A landmark court case in Dungog Council’s favour has led to calls for government redress

admin Post in 成都桑拿
Comments Off on A landmark court case in Dungog Council’s favour has led to calls for government redress

Objections: Dungog residents at a public meeting against the Martins Creek Quarry expansion. Picture: Simone De Peak.THE NSW Government and Martins Creek Quarry should compensate Dungog Shire Council after a landmark court decision found quarry operators –including state rail agencies –unlawfully extracted and transported millions of tonnes of material over two decades, say Dungog residents.


The council deemed “unfit” for the future by the Independent Pricing and Regulatory Authority (IPART) in 2015 gained little benefit from the unlawful operations, but incurred substantial costs in damage to roads from hundreds of truck movements per day that were not part of the original 1991 consent.

In the longest judgment in Land and Environment Court history Acting Justice Simon MolesworthJusticeMolesworth found the quarry was mined significantly beyond the 5 hectare footprint of the original approval as part of a“transformation” from a railway ballast quarry into an unlawful general quarry and asphalt manufacturing business.

Now Dungog Shire residents who bore the brunt of the unlawful expansion have called on the NSW Government to compensate the shire after evidence of its long-running attempts to rein in the quarry expansion, including while it was a state-run entity.

“It is disappointing that due to the conduct of the State Rail Authority, Environment Protection Authority and more recently owner Daracon in relation to the site, that for over two decades Dungog Shire Council has had to foot the bill in lost road levies totalling millions of dollars,” Martins Creek Quarry Action Group spokesperson James Ashton said.

Muswellbrook mayor and Upper Hunter Country Labor candidate Martin Rush said the NSW Government had to respond with a compensation proposal after the judgment, which outlined how unlawful expansion of the quarryoccurred many years before it was sold by RailCorp to Daracon in 2012.

Operations: One of the trucks at Martins Creek Quarry in Dungog Shire. A council win has turned attention to the cost of the unlawful quarry expansion.

Justice Molesworth agreed with the council that the quarry was restricted to 300,000 tonnes per year, with only 30 per cent to be transported by truck, and limited to 36 truck movements per day.

But Rail Infrastructure Corporation recorded significant increases per year so that more than 770,000 tonnes of material was produced in 2004, with more than 4.5 million tonnes of material quarried over the previous decade.

By 2014 Daracon had increased production to 900,000 tonnes per year, with an application to increase it to 1.5 million tonnes. The quarried material was used to construct Hunter road projects and involved hundreds of truck movements per day.

Martins Creek Quarry Action Group spokesperson James Ashton Victory: Dungog Shire Council expressed relief after winning a landmark Land and Environment Court case against the operators of the Martins Creek Quarry.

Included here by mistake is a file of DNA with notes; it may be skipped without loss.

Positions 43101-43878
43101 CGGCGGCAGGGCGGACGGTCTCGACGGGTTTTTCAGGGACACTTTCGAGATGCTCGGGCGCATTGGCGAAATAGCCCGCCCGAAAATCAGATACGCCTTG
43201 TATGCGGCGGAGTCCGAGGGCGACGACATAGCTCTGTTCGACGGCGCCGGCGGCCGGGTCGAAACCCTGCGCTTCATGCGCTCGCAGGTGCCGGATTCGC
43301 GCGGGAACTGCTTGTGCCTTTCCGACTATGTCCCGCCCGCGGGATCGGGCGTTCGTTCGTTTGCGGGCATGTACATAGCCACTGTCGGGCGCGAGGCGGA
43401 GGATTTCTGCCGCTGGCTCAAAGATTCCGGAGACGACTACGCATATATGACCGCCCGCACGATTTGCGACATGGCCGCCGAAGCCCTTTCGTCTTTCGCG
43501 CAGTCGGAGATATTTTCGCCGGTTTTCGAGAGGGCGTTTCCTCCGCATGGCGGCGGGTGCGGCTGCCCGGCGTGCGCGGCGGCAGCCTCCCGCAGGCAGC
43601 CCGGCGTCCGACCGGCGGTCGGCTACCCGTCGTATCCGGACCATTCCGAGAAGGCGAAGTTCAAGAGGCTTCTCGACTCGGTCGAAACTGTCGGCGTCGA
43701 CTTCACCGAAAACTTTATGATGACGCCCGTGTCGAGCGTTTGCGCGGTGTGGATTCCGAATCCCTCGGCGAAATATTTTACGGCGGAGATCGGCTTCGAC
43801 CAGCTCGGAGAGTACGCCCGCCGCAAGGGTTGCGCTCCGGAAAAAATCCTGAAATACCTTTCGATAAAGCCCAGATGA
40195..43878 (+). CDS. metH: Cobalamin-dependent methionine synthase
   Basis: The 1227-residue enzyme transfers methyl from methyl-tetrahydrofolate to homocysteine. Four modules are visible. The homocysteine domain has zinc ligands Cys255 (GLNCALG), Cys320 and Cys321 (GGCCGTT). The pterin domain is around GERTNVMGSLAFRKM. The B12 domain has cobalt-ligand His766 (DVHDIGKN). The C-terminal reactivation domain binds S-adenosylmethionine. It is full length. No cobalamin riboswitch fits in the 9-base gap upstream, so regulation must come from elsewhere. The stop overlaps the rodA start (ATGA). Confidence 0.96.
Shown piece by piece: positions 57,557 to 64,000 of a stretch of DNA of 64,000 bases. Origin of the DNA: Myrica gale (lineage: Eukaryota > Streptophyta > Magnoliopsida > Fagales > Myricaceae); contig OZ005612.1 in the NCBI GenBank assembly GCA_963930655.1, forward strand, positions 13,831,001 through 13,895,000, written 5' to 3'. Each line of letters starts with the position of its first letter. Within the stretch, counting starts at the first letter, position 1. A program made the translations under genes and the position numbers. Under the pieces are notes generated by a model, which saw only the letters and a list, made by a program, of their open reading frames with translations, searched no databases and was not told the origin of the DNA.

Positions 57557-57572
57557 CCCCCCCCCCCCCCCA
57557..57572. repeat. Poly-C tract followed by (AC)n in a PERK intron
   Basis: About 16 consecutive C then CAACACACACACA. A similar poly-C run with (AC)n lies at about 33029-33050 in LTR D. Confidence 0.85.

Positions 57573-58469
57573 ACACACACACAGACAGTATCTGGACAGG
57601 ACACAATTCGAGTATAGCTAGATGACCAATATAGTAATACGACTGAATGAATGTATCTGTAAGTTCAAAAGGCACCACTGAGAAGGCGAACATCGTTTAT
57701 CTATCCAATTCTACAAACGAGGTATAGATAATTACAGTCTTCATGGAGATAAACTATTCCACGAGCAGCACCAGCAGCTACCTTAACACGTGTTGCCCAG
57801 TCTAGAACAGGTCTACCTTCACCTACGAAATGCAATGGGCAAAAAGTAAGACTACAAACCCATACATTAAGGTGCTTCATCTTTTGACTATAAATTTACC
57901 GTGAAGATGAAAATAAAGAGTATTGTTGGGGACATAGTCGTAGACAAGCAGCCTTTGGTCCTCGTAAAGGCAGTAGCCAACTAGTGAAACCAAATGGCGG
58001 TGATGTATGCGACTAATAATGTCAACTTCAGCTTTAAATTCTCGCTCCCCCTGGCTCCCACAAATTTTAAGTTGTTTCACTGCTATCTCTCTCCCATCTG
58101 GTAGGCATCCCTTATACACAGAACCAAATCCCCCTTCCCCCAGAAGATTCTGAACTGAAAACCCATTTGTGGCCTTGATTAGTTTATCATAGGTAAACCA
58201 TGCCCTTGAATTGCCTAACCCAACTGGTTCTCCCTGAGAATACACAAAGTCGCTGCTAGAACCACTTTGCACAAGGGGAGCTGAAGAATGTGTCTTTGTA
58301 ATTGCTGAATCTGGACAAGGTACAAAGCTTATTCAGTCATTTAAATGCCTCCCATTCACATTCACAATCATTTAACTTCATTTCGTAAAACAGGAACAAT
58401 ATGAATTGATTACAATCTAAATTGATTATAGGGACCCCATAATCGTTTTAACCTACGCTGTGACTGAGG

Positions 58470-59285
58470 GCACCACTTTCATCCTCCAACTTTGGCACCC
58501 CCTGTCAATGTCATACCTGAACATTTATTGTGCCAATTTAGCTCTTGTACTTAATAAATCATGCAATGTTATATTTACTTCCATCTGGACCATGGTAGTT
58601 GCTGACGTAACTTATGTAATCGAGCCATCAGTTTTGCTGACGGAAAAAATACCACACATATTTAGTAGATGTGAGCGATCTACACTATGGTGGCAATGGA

“Not everything should be sheeted home to the present owner which is why it’s important the State Government comes to the party and sorts out safe appropriate access to and from the quarry,” Mr Rush said.

“Hauling material through Paterson and other villages on small local roads is unsafe and inappropriate. The quarry is an important provider of local jobs.”

Mr Rush said the government also needed to negotiate the cost of continued operations at the quarry –pending a new development application –on local roads.

During the NSW Government amalgamation process, while the council was criticised for taking on the expensive legal challenge to the quarry, the then Dungog mayor Harold Johnston met with government ministers to discuss the need for adequate government roads funding.

In evidence to the court Daracon argued that 60 truck movements per hour from the quarry was “within the bounds of reason”.

Justice Molesworth said the level of unlawful truck movements over many years meant it was “not surprising the road has deteriorated”.

“It is highly likely that the increase in truck movements has contributed to the poor state of the main road, and thus the further decrease in amenity in Paterson,” he said.

The Martins Creek Quarry Action Group said a new proposal for 60 trucks per hour and 280 trucks per day was “still completely unacceptable”.

A Daracon spokesperson said a road levy arrangement between RailCorp and Dungog Council, which earnt the council a sum for each tonne removed from the quarry, expired in 2012 before Daracon took over the quarry.

“Daracon anticipates that the new consents currently being applied for will address what we consider to be our corporate responsibility to make contributions towards road maintenance and other related matters,” the spokesperson said.

« Prev: :Next »

Comments are closed.